Attack of the clones: When hiring practices go awry

hiring practices

I read an article the other day that was attempting to solve the problem of what companies should do to hire better talent.  Their solution was to look at their best workers, isolate the qualities that make those workers great, and hire others exactly like them.

Wait, what?

I’ve worked for managers before who thought their best employees were the ones that we, the worker-bees, generally considered lazy, ineffective, and difficult to deal with. So we should hire people exactly like them?  So much for getting any work done. So much for diversity.

I’m pretty sure it’s human nature to be drawn to people who are exactly like us, and frankly, if I were a micromanager, finding a meek, mild, yes-man would certainly float my boat. But I can’t say that it would really advance my department much. And, let’s be honest, I probably wouldn’t recognize whether or not I was a micromanager, I would just unknowingly hire a department who works best with that personality.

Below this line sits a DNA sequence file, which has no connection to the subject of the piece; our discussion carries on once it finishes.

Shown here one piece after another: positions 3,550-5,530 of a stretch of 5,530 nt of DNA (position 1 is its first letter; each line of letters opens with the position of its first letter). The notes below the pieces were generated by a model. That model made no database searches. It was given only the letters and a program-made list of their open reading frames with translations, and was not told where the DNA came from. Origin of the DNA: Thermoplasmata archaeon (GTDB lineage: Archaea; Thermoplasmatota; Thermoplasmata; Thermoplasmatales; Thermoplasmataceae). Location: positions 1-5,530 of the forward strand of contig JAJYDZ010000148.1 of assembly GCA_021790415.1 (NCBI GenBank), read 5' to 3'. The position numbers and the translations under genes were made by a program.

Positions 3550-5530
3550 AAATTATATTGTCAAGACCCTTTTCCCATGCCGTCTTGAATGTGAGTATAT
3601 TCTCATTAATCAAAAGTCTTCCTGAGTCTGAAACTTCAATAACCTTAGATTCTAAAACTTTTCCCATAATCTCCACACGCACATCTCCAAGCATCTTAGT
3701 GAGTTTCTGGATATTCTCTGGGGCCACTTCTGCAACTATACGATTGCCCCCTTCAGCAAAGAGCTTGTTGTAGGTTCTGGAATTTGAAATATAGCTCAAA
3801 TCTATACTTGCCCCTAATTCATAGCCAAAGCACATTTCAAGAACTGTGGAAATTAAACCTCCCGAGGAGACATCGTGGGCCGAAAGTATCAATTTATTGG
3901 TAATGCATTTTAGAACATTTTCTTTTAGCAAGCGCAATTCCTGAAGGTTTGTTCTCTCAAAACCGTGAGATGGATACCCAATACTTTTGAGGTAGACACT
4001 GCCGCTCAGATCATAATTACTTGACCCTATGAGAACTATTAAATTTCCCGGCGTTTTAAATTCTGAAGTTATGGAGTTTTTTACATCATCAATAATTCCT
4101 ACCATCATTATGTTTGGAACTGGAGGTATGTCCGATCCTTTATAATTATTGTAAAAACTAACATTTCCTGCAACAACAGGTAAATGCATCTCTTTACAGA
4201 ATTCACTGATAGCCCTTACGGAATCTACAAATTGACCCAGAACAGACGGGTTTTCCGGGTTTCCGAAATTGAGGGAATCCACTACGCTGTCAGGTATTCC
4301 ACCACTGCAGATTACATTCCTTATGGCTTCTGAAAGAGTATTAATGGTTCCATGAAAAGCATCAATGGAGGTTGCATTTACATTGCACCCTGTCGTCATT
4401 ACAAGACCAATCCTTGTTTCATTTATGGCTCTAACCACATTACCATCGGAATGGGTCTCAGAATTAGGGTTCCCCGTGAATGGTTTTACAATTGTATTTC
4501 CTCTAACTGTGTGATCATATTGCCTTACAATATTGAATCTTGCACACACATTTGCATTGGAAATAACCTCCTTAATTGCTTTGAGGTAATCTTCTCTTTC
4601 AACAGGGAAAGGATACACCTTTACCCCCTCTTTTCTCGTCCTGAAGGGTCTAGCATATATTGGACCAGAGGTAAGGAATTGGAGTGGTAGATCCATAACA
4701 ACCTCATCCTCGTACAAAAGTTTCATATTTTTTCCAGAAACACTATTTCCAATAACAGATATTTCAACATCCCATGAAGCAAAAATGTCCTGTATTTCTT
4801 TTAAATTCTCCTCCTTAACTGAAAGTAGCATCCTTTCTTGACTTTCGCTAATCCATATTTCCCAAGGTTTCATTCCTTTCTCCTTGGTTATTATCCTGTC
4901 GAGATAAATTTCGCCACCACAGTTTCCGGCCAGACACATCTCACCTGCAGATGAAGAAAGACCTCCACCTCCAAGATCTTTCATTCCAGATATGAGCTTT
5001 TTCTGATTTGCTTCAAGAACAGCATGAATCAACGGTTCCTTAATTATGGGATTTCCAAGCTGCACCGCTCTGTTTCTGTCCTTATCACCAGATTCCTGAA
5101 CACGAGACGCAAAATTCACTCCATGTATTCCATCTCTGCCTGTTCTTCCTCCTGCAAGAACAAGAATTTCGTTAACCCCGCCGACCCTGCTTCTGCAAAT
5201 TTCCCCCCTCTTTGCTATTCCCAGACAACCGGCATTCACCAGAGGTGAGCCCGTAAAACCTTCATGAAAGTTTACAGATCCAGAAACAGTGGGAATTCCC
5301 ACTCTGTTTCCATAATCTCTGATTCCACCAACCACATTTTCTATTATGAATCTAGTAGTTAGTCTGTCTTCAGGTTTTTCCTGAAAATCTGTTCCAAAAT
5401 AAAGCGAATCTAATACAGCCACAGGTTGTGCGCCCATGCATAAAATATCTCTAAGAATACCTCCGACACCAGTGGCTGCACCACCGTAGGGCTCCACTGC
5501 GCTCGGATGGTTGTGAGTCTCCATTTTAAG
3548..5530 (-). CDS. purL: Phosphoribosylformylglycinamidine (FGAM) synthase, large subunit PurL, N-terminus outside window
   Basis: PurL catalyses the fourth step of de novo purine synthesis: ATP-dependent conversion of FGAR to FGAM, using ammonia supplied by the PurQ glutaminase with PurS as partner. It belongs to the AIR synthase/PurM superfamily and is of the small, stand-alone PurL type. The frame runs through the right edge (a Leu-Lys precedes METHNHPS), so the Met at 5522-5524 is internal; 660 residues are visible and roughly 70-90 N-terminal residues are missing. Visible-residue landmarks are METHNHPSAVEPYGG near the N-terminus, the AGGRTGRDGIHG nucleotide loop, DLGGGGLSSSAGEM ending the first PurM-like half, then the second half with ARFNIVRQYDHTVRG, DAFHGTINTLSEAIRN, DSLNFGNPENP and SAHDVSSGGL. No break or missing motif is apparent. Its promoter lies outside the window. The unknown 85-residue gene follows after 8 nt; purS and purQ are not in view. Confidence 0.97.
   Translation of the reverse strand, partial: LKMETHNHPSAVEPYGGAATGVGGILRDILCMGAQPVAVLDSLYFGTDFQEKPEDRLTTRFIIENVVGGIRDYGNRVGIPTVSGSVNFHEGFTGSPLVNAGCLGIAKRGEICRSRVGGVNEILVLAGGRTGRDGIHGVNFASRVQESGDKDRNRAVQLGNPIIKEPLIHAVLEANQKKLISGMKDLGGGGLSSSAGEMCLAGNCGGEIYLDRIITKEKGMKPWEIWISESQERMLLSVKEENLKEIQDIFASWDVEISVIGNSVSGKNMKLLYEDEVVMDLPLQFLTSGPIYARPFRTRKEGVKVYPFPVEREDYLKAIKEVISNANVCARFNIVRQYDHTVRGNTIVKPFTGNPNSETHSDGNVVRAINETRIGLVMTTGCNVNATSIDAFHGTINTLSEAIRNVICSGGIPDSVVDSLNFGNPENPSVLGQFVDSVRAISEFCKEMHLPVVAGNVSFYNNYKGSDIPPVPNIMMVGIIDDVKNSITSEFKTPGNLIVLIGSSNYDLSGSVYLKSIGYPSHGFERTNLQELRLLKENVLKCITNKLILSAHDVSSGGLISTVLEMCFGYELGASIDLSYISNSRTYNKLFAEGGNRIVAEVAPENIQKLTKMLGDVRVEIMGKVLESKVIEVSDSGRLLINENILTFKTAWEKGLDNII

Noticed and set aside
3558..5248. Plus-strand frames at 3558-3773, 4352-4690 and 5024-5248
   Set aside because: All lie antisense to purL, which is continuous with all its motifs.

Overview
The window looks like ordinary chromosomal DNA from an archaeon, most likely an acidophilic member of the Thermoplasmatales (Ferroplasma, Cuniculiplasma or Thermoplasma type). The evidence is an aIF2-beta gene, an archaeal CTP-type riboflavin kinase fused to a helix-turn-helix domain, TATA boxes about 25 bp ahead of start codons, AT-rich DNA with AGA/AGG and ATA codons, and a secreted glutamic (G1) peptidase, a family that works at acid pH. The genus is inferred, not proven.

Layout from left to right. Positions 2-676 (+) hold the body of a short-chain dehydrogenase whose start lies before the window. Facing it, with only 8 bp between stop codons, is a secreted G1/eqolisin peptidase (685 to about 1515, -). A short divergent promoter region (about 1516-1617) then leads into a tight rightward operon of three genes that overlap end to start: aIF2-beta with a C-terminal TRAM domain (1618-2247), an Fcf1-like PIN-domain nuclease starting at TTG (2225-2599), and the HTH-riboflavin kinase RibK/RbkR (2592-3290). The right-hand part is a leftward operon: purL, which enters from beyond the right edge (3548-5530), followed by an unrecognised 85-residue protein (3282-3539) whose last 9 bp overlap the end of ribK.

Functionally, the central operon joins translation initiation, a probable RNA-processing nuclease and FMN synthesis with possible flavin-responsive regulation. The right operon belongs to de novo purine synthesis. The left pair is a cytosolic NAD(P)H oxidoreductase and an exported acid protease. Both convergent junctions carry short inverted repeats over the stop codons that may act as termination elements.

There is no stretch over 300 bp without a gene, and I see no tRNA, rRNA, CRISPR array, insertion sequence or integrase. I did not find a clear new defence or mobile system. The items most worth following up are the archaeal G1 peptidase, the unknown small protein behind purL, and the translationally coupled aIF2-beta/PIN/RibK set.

I have a hard time, as a regular employee, understanding the hiring process sometimes.  I haven’t worked in a capacity where I have to build a staff of people around me who contribute to my goals and success, but I can’t imagine wanting a staff of ME all over the place. Not that I’m not an amazing, wonderful, energetic, hard worker, but it just sounds so…boring.

Maybe it’s not just about hiring people exactly like my best workers. Because while I get their sentiment on some level, it just seems to me that surrounding myself with people of different strengths and abilities could only provide a much more dynamic and comprehensive team. I have worked in companies that were generally fearful of progress and being outside of the box…so to hire people exactly like their best workers won’t get them very far.  On the contrary, hiring people too far outside of the box only scares them and causes them to withdraw into their safety net even more.

It’s nice to have people with different perspectives, men and women, young and old, to bring a wide range of views.  When all is said and done though, the manager decides how the department is run…having a diverse team and strong leadership is what I believe makes for great talent. Give your employees the opportunities to grow, don’t be afraid of failure, and be open-minded.  A wide variety of talents gives you a larger pool of knowledge to draw from.



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